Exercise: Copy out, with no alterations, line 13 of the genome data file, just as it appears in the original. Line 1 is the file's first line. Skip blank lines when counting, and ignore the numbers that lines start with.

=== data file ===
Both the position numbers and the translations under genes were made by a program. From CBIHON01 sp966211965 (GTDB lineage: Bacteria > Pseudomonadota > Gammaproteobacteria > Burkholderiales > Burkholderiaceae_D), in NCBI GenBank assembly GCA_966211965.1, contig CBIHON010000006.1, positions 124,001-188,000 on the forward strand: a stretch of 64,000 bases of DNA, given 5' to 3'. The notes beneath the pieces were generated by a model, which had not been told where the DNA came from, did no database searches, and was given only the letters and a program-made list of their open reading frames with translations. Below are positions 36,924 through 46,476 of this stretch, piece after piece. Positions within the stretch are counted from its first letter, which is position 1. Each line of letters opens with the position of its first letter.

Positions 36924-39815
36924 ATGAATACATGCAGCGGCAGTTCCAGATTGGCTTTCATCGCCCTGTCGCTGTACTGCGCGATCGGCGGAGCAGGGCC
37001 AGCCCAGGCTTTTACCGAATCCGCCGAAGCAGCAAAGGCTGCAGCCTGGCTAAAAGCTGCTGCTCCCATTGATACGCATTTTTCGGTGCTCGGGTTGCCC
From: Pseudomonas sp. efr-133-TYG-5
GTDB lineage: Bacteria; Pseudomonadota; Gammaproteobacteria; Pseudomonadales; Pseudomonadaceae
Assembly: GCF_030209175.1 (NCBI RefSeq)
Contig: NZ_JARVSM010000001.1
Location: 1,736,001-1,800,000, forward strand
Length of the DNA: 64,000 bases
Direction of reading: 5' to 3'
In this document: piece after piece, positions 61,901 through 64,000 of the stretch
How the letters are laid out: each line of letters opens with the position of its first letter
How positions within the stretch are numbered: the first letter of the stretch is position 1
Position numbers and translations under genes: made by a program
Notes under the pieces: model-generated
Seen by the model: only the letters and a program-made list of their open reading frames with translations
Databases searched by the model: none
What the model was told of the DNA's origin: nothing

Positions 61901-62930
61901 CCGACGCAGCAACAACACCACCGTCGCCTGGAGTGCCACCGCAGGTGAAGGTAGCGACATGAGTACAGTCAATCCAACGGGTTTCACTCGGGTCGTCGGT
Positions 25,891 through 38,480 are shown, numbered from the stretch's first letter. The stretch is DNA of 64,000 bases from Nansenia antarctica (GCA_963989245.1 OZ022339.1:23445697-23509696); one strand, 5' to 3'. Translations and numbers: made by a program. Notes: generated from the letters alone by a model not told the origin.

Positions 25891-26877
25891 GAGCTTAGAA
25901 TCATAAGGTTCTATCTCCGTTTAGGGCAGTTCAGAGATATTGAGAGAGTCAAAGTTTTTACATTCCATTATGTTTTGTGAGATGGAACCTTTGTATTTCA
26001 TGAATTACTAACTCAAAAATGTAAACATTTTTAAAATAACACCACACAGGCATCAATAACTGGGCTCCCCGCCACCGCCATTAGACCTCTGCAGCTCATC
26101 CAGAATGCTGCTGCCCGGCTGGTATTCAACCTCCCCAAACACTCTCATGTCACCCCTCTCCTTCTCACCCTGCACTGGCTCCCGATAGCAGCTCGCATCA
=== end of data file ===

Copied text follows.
How the letters are laid out: each line of letters opens with the position of its first letter